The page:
Eye movement densensitisation and reprocessing (EMDR) for trauma
First Psychology has a number of practitioners able to offer eye movement desensitisation and reprocessing therapy (EMDR).
What is EMDR?
EMDR replicates the rapid eye movement (REM) process that happens when we sleep. The REM sleep process is believed to help process difficult or painful feelings, allowing us to gradually come to terms with them.
Sometimes when people have difficult experiences and get very upset, their brains struggle to fully process the experience and as a result they may feel that the moment becomes frozen in time, repeating itself quite vividly in their head and forcing them to re-live the experience over and over again. This can significantly impact on a person's life and cause them to see the world in a negative light.
During a session of EMDR, you will be asked to move your eyes in a particular way while also thinking of events that have caused upset and distress. This helps the brain process the difficult memories so that normal information processing can resume. EMDR is not a talking therapy but rather a way of making a painful or disturbing memory less upsetting. However EMDR may sometimes be used alongside a standard talking therapy if it is believed this approach may help.
What sort of trauma is EMDR used for?
EMDR is mainly used to help with traumatic feelings that have come about due to traumatic experiences. These include car crashes/road accidents, physical violation/assault or the loss of a loved one. It is a popular therapy for post-traumatic stress disorder, but it is increasingly being used for other issues too. Indeed success has been reported with the following issues: personality disorders, panic attacks, eating disorders and body dysmorphic issues, grief, phobias, pain disorders, performance anxiety, stress, addictions, and physical/sexual abuse.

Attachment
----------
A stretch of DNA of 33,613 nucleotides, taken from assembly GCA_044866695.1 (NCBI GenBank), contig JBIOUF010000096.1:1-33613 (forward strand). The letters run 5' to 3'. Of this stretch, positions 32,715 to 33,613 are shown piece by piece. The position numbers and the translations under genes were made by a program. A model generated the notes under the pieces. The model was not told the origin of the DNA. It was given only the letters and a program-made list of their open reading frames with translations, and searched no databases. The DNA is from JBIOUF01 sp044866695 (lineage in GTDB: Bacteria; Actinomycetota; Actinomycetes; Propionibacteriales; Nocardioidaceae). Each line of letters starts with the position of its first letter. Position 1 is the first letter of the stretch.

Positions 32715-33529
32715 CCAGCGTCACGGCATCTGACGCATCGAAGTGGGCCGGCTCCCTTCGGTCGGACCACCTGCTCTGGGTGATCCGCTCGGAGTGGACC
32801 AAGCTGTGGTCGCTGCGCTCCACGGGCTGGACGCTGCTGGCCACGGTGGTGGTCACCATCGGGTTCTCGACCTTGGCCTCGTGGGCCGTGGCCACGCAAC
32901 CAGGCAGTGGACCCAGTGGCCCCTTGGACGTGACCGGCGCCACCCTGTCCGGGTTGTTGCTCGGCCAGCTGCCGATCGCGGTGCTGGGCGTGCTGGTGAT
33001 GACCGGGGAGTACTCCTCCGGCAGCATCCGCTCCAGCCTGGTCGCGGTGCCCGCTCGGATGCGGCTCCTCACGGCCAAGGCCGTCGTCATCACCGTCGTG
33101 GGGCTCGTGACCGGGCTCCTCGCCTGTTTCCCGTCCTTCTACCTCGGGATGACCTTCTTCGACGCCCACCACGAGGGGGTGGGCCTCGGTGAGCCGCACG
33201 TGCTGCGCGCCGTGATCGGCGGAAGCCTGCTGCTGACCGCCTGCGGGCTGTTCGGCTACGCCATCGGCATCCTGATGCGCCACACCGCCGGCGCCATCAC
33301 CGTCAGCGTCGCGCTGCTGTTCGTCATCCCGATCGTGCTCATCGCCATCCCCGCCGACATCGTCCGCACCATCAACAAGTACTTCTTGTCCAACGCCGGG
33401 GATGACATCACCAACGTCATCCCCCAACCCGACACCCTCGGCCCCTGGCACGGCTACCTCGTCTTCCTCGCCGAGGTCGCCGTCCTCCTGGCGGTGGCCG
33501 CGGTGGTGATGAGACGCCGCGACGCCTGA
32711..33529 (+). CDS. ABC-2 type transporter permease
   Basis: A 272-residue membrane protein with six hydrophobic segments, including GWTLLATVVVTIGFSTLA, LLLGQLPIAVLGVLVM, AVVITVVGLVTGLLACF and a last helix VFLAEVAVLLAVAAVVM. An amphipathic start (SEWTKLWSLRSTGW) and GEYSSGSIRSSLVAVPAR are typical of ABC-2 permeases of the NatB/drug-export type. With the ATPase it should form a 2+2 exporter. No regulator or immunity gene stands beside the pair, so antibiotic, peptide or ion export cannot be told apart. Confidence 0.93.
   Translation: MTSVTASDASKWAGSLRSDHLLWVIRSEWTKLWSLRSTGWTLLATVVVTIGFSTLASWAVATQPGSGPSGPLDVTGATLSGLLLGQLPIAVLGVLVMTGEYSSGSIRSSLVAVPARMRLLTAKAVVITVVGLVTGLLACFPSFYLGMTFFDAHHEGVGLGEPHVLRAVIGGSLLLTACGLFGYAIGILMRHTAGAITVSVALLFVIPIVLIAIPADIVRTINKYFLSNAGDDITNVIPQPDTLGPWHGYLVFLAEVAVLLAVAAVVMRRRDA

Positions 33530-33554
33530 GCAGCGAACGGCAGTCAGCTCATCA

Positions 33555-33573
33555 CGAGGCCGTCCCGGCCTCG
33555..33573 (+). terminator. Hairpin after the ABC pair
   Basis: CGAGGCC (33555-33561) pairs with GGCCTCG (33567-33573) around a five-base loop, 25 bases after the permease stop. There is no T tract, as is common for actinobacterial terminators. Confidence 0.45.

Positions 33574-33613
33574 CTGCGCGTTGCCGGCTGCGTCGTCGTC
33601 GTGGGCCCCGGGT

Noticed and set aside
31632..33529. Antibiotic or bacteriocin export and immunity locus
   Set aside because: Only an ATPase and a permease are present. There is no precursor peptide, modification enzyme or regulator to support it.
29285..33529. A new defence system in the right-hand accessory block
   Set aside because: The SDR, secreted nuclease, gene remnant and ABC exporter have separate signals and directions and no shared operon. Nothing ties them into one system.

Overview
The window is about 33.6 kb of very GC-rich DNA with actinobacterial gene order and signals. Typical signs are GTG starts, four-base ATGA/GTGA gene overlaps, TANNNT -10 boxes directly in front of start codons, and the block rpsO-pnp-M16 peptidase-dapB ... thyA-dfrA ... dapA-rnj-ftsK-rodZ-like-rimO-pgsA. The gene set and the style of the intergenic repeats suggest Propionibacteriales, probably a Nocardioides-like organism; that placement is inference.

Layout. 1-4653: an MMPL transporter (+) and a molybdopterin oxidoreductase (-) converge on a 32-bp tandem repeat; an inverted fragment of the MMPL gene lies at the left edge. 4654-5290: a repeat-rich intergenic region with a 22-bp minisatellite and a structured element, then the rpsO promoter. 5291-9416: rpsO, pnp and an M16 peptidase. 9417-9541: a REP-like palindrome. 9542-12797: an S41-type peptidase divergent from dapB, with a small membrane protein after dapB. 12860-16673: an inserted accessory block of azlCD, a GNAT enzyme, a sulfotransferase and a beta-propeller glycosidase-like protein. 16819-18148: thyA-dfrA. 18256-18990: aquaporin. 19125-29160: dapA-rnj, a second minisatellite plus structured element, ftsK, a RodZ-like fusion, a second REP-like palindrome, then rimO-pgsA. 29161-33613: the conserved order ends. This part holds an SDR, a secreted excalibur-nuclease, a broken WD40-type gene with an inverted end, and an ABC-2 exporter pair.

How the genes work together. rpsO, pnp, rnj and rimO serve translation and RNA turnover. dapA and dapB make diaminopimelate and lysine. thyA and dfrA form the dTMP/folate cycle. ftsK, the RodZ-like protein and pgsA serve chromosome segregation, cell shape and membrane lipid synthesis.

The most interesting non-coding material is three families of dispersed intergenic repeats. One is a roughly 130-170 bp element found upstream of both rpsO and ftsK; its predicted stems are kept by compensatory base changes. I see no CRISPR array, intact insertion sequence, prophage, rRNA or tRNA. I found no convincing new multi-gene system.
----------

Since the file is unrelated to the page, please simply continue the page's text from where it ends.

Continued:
Is there any evidence that EMDR works?
Scientific research has shown EMDR to be effective for trauma related problems such as PTSD and phobias. But although EMDR is a popular therapy, it is important to say that it is not suitable for all types of psychological trauma or difficulty, and therefore the psychologist, CBT Therapist or counsellor will always undertake a thorough assessment with the client before agreeing with a client that EMDR is the right type of approach to take. In some instances, such as where things are very complicated or a client struggles to manage things when they are distressed, EMDR may not be seen as suitable and therefore alternative approaches may be suggested – either as a way of building up to EMDR or as an alternative approach with the aim of achieving the same outcome through different means.
How do I find out more about trauma therapy or book an appointment with a suitable trauma counsellor/psychotherapist, CBT therapist, or psychologist?
We would be delighted to answer any questions you may have about our trauma / PTSD services or to book an appointment for you with one of our trauma therapists. Please contact us.